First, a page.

This is true Sammy. A lawyer has stated that the basics of the court orders remain effective i.e relocation further than 20kms is prohibited without written consent from the father or a court order permitting her to do so. Technically, there are no exceptions for sick family members but obviously a mother will do what she has to do. But ultimately, my partner would prefer his son not be pulled out of school up there merely for a 'trial' back down here.

    It's to be permanent, so he can settle into school and make long term friends, close to both parents which is why the consent is granted. It's not for a trial. So if she chooses to move back against professional medical advice and found it not to work, it's not in his son's best interest to be continually pulled out of schools and disrupted within the unstable environment they're essentially exposing him to.

    Reading between the lines and having background information, I am fully aware that this move is purely based on a strategy to move to another city, which she can't do from her current location. But it can be achieved by moving back to the area and suddenly claiming they must leave again......
     
  7. sammy01

    sammy01 Well-Known Member

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    So when she moved 400km away did you try and stop her?
     
  8. Corinne

    Corinne Well-Known Member

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    Yeah. Long story short, we were naive. My partner was manipulated into signing one of these little agreements.
    Hence the orders, hence it won't be happening again.
     
  9. Corinne

    Corinne Well-Known Member

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    Do you guys know the correct procedure in varying/amending court orders? Or do they need to be signed off as new consent orders through mediation?

    We were happy to just write up a statement that acknowledges the change in location of care for one of the alternating weekends and the different changeover location and times, but my partner's ex is saying she won't sign it unless there's a clause giving her consent to relocate in the future. But in the same breath says it doesn't matter whether he agrees to the clause or not because the orders say that he lives with her, meaning she can take him wherever she wants?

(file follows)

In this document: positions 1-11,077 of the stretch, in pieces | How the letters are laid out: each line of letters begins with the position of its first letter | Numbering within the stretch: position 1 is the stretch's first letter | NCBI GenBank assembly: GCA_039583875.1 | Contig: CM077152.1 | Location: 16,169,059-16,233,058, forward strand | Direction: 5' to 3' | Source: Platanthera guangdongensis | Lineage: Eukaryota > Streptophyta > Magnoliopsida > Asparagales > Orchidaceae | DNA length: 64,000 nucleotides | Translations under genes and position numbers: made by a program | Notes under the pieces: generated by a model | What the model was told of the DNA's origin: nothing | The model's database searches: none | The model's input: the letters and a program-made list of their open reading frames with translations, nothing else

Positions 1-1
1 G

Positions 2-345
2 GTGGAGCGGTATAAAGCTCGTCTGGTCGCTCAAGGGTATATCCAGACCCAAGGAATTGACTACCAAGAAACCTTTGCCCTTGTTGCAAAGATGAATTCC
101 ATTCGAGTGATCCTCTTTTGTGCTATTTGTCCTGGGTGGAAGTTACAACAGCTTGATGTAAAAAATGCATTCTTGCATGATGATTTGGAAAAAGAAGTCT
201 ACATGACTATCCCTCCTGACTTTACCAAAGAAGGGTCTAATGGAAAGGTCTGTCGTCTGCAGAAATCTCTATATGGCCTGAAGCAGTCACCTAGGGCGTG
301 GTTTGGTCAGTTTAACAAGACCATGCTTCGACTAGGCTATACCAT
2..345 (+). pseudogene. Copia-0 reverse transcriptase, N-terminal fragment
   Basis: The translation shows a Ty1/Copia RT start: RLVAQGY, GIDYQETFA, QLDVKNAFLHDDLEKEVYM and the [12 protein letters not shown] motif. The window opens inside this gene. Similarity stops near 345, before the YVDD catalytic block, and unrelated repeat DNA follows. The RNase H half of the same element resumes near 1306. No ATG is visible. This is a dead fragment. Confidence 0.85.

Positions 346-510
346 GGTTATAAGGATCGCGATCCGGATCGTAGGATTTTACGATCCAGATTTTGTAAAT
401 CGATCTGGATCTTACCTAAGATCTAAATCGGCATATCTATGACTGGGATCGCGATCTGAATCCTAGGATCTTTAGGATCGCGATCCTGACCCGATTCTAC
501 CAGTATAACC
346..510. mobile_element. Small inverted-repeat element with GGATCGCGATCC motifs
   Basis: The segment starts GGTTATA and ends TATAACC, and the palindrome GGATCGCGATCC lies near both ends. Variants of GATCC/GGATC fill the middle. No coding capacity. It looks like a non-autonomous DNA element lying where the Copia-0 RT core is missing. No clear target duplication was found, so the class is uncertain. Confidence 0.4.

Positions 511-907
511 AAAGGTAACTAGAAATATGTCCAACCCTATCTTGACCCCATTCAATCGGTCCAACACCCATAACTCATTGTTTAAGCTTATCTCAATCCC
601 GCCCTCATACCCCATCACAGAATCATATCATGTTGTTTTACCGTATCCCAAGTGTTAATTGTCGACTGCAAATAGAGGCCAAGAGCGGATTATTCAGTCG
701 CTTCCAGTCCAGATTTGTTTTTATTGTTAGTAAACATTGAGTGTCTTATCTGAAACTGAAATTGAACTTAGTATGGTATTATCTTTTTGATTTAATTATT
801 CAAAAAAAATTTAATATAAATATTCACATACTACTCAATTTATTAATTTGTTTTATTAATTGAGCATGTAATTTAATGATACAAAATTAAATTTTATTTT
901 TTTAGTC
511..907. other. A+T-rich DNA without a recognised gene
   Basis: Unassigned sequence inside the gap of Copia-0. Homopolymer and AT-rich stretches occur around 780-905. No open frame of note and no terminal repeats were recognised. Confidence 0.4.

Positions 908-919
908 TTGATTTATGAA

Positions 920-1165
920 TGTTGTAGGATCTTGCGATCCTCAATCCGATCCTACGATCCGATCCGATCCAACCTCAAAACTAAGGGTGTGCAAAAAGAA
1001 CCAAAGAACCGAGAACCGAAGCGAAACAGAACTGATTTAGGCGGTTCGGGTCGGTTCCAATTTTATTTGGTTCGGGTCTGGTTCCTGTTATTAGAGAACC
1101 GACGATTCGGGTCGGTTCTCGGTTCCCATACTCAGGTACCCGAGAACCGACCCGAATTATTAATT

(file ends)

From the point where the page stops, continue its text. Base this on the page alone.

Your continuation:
This is doing my head in. I can't find any information that advises on how to vary consent orders or what to do when one party refuses to vary them, when in fact they are the reason the orders need to be varied in the first place.

    *pulls hair out*
     
  10. AllForHer

    AllForHer Well-Known Member

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    So, mum can't just relocate whenever she wants without dad's consent, and she obviously knows this. If she genuinely believed that the child living with her meant she could relocate unilaterally, she wouldn't bother asking for a new agreement.

    Without including any identifying details, can you tell me what the exact wording of the order about relocation is in the current orders?

    If her relocation makes the changeover location, or the location of the time spent with arrangements impractical, and you can't agree to change the current orders about those matters without also having to sign away the need for consent to relocate, then you've got grounds for Rice & Asplund variation through the Court just for those particular orders, not the whole lot. You'd essentially be asking that all orders remain standing, save for orders #X, #Y and #Z which should be discharged, and then new orders to replace them.

    Short of Rice & Asplund, an agreement for new consent orders filed with the court will override the existing ones. The other option is a parenting plan. The provisions of the parenting plan are not legally enforceable, but if she agrees to it and then reneges on that agreement, you can file to court have the parenting plan made into orders and the Court will likely do so because it's what both parents have already agreed.

    I've said before and I will say again - do not sign away the need for consent before relocation. That is a disproportionate demand for changing the orders to something more practical about where time spent with and changeovers take place. You could probably feel confident self-representing to change just the order that are an issue, rather than give up parental responsibility for where the child is located.